The Satires of Decimus Junius Juvenalis. Translated into English Verse. By Mr. Dryden, and Several ... The Satires of Decimus Junius Juvenalis. Translated into English Verse. By Mr. Dryden, and Several ... The Satires of Decimus Junius Juvenalis. Translated into English Verse. By Mr. Dryden, and Several ...

The Satires of Decimus Junius Juvenalis. Translated into English Verse. By Mr. Dryden, and Several other Eminent Hands. Together with the Satires of Aulus Persius Flaccus. Made English by Mr. Dryden. With Explanatory Notes at the end of each Satire. To which is Prefix'd a Discourse concerning the Original and Progress of Satire.

JUVENAL & PERSIUS.

Published by London, Printed for Jacob Tonson, 1693
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Juvenal's Satires Translated by John Dryden, First Edition, 1693 JUVENAL & PERSIUS. The Satires of Decimus Junius Juvenalis. Translated into English Verse. By Mr. Dryden, and Several other Eminent Hands. Together with the Satires of Aulus Persius Flaccus. Made English by Mr. Dryden. With Explanatory Notes at the end of each Satire. To which is Prefix'd a Discourse concerning the Original and Progress of Satire. Dedicated to the Right Honourable Charles Earl of Dorset, & C. By Mr. Dryden. Quicquid agunt homines, votum, timor, Ira, voluptas, Gaudia, discursus, nostri est farrago libelli. London, Printed for Jacob Tonson at the Judge's-Head in Chancery-Lane, near Fleetstreet. MDCXCIII. Where you may have Compleat Sets of Mr. Dryden's Works, in Four Volumes in Quarto, the Plays being put in the order they were Written. Folio, 22.6 x 34.1cm. $850.00 John Dryden (1631-1700) "The English author John Dryden called himself Neander, the 'new man' in his Essay of Dramatic Posesy (1668), and implied that he was a spokesman for the concerns of his generation and the embodiment of its tastes. [Dryden] achieved a preeminence that supported his claim. He excelled in comedy, heroic tragedy, verse satire, translation, and literary criticism---genres that his contemporaries and later readers have defined as representative of the Restoration period. His considerable achievements assured Dryden's place in literary history, through their influence on such writers as Alexander Pope, determined the course of literary history for the next generation.--Anne Ferry in Academic American Ency., 1982, 6:284. "His first work, Heroic Stanzas (1659) which was a tribute to the memory of O. Cromwell was followed shortly afterwards by Astraea Redux, written to celebrate the return of Charles II. His verse reached its maturity in his brilliant political satire Absalom and Achitophel (1681) directed against Shaftesbury. In 1682 he express his Anglican convictions in his Religio Laici; but, on the accession of James II he announced his conversion to Roman Catholicism, in 1686, and wrote the Hind and Panther (1687), in which Nonconformity and the Church of England fall under his lash, while the Church of Rome is the milk-white hand. He has been unjustly charged with time-serving in his changes of faith. He persisted a Roman Catholic after the Revolution."--F.L. Cross, ed.: Oxford Dict. of the Christian Church, pp. 423-24. "In October 1692 Tonson published The Satires of Decimus Junius Juvenalis. [and] Aulus Persius Flaccus (dated 1693), which assembled a complete translation of Juvenal's satires by various hands (numbers 1, 3, 6, 10, and 16 being by Dryden himself, 7 by his son Charles, and 14 by his son John), a complete translation of Persius by Dryden alone, and a substantial preface, the `Discourse concerning the original and progress of satire', in which Dryden presented a history of the genre, a critique of its principal Latin practitioners, and reflections on its modern use. While these were translations rather than imitations, and generally preserved the original Roman allusions, there are a number of turns of phrase which reflect satirically on William III. Doubtless both the tragic pessimism of Juvenal's tenth satire, and Persius's Stoicism in the face of Neronian terror, had a contemporary resonance for him. No reader of Juvenal's third satire could avoid hearing the translator's voice in these lines: Since Noble Arts in Rome have no support, And ragged Virtue not a friend at Court, No Profit rises from th' ungrateful Stage, My Poverty encreasing with my Age, 'Tis time to give my just Disdain a vent, And, Cursing, leave so base a Government. (ll. 39-44)"--Paul Hammond, `Dryden, John (1631-1700)', Oxford Dictionary of National Biography, Oxford University Press, 2004; online edn, Oct 2009, accessed 28 Oct 2014] Bound full two-tone panelled sheepskin with gilt spine and red morocco title label, sometime rebacked wi. Bookseller Inventory #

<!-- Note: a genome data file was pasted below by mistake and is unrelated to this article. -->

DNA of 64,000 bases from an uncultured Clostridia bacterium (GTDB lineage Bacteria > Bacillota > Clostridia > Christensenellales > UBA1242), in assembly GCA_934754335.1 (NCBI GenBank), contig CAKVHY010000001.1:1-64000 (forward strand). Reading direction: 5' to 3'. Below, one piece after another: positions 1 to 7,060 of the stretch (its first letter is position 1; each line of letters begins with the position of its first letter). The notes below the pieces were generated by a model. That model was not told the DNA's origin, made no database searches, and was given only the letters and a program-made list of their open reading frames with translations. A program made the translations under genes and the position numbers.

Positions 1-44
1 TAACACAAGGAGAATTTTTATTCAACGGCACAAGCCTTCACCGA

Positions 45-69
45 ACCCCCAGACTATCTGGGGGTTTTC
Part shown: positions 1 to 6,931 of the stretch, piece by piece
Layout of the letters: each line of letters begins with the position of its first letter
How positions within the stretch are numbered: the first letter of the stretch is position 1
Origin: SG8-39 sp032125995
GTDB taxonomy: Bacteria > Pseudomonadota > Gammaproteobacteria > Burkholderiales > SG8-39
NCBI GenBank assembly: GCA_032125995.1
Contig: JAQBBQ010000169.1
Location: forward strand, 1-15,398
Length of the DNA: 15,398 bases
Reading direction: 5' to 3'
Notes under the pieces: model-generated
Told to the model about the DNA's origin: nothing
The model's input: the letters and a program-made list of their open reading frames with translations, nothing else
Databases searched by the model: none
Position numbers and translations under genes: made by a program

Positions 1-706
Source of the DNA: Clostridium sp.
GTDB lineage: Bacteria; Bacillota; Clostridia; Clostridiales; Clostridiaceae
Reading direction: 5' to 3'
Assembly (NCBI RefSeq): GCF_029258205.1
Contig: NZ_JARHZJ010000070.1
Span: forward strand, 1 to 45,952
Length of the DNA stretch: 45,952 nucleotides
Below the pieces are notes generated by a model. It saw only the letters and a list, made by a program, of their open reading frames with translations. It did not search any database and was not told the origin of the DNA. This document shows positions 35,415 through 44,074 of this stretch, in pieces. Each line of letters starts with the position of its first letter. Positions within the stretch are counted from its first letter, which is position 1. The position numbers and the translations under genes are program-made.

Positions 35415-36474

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Title: The Satires of Decimus Junius Juvenalis. ...
Publisher: London, Printed for Jacob Tonson
Publication Date: 1693
Binding: Hardcover
Book Condition: Very Good
Edition: 1st Edition

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Juvenal (Decimus Junius Juvenalis; John Dryden; Aulus Persius Flaccus
Published by Jacob Tonson, London (1702)
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Book Description Jacob Tonson, London, 1702. Full-Leather. Condition: Fair. No Jacket. Third Edition. Leather hardcover with 5 panels and 4 raised bands on spine; title panel with gold title and leaf decorations; boards have a stamped decorative panel with decorative speckling. Blank, frontispiece, title page, blank, i-lxxxviii, four pages of publisher's title list, blank, plate, 1-423, table (contents) page. 18 plates. Fair condition : binding quite worn with 1/2" of head of spine missing; front board is loose; early 20th or late 19th century bookplate inside front; A Mr. Springett wrote his name several times on the ffep, with the date of 1752; Thomas Woodward penned his name at the top of the title page; minimal foxing but an sparse stain, tear, or chip. Size: 8vo - over 7¾ - 9¾" tall. Book. Seller Inventory # 067307